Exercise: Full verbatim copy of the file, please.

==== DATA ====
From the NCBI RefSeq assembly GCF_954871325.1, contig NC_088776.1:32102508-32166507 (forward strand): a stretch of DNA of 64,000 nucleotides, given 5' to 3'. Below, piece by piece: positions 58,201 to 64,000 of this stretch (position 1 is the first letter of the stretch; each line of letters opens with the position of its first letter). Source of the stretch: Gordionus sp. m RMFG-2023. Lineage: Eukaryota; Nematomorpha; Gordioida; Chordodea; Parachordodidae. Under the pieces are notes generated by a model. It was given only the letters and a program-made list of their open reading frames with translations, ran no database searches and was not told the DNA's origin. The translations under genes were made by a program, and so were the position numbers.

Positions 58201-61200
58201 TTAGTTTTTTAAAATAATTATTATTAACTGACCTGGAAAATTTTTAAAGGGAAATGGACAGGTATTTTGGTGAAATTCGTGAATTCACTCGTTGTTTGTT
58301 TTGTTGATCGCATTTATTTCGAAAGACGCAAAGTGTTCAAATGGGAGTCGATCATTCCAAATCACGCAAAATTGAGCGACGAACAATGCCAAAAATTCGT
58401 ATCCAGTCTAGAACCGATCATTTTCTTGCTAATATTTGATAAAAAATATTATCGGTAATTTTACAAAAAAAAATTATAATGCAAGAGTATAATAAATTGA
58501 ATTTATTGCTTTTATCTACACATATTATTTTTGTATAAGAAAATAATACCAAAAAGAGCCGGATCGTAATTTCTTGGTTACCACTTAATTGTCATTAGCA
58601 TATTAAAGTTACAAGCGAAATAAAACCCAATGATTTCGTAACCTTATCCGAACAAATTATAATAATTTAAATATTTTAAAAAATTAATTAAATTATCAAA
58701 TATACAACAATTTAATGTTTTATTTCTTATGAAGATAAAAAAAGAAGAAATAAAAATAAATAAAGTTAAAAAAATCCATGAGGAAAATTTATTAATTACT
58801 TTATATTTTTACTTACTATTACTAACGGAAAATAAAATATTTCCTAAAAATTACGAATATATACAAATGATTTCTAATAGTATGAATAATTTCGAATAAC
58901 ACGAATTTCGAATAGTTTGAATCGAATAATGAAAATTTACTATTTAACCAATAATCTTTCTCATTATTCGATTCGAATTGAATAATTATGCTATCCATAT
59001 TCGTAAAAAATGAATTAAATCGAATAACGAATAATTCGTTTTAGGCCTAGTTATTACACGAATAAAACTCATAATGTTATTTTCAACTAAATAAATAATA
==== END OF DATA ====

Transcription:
From the NCBI RefSeq assembly GCF_954871325.1, contig NC_088776.1:32102508-32166507 (forward strand): a stretch of DNA of 64,000 nucleotides, given 5' to 3'. Below, piece by piece: positions 58,201 to 64,000 of this stretch (position 1 is the first letter of the stretch; each line of letters opens with the position of its first letter). Source of the stretch: Gordionus sp. m RMFG-2023. Lineage: Eukaryota; Nematomorpha; Gordioida; Chordodea; Parachordodidae. Under the pieces are notes generated by a model. It was given only the letters and a program-made list of their open reading frames with translations, ran no database searches and was not told the DNA's origin. The translations under genes were made by a program, and so were the position numbers.

Positions 58201-61200
58201 TTAGTTTTTTAAAATAATTATTATTAACTGACCTGGAAAATTTTTAAAGGGAAATGGACAGGTATTTTGGTGAAATTCGTGAATTCACTCGTTGTTTGTT
58301 TTGTTGATCGCATTTATTTCGAAAGACGCAAAGTGTTCAAATGGGAGTCGATCATTCCAAATCACGCAAAATTGAGCGACGAACAATGCCAAAAATTCGT
58401 ATCCAGTCTAGAACCGATCATTTTCTTGCTAATATTTGATAAAAAATATTATCGGTAATTTTACAAAAAAAAATTATAATGCAAGAGTATAATAAATTGA
58501 ATTTATTGCTTTTATCTACACATATTATTTTTGTATAAGAAAATAATACCAAAAAGAGCCGGATCGTAATTTCTTGGTTACCACTTAATTGTCATTAGCA
58601 TATTAAAGTTACAAGCGAAATAAAACCCAATGATTTCGTAACCTTATCCGAACAAATTATAATAATTTAAATATTTTAAAAAATTAATTAAATTATCAAA
58701 TATACAACAATTTAATGTTTTATTTCTTATGAAGATAAAAAAAGAAGAAATAAAAATAAATAAAGTTAAAAAAATCCATGAGGAAAATTTATTAATTACT
58801 TTATATTTTTACTTACTATTACTAACGGAAAATAAAATATTTCCTAAAAATTACGAATATATACAAATGATTTCTAATAGTATGAATAATTTCGAATAAC
58901 ACGAATTTCGAATAGTTTGAATCGAATAATGAAAATTTACTATTTAACCAATAATCTTTCTCATTATTCGATTCGAATTGAATAATTATGCTATCCATAT
59001 TCGTAAAAAATGAATTAAATCGAATAACGAATAATTCGTTTTAGGCCTAGTTATTACACGAATAAAACTCATAATGTTATTTTCAACTAAATAAATAATA